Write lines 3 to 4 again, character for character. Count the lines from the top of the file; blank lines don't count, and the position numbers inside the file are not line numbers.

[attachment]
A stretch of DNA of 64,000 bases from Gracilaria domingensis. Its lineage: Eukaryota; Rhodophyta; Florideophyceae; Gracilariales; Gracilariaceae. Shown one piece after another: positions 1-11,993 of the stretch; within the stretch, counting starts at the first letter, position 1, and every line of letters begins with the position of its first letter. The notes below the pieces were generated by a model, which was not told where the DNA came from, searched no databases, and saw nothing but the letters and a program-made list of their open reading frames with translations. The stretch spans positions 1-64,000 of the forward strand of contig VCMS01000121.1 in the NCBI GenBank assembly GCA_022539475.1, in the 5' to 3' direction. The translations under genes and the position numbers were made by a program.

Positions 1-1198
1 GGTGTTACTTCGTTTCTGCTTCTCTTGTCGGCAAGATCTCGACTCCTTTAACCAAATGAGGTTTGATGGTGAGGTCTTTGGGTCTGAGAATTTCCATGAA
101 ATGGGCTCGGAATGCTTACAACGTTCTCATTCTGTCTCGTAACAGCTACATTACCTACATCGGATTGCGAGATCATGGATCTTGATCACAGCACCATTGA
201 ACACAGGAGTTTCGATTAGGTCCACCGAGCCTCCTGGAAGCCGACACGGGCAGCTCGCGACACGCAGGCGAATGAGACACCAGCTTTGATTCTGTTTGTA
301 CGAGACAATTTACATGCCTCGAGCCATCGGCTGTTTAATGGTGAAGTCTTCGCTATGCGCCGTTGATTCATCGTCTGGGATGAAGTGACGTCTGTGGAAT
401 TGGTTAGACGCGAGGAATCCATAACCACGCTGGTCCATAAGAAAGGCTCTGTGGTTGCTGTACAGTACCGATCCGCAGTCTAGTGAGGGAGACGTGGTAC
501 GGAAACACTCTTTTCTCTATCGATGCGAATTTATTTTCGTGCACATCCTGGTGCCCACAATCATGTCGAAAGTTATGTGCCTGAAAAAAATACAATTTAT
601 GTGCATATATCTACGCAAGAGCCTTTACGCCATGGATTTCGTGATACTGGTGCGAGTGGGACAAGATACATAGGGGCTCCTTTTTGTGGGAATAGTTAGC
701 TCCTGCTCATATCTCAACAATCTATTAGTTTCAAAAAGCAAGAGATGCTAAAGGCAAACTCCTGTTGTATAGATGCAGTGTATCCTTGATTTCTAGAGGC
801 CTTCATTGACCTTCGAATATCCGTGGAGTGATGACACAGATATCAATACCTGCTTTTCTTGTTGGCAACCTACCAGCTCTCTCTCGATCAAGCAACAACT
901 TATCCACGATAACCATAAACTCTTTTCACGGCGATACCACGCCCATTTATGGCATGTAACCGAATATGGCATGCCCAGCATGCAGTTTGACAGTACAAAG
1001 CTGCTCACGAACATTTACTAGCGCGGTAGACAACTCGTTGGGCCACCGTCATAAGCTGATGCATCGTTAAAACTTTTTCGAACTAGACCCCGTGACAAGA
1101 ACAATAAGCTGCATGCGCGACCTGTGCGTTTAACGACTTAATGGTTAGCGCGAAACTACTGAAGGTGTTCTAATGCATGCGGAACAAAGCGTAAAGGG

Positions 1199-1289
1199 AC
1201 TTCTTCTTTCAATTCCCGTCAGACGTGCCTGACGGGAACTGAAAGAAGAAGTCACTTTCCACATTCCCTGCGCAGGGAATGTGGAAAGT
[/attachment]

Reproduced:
1 GGTGTTACTTCGTTTCTGCTTCTCTTGTCGGCAAGATCTCGACTCCTTTAACCAAATGAGGTTTGATGGTGAGGTCTTTGGGTCTGAGAATTTCCATGAA
101 ATGGGCTCGGAATGCTTACAACGTTCTCATTCTGTCTCGTAACAGCTACATTACCTACATCGGATTGCGAGATCATGGATCTTGATCACAGCACCATTGA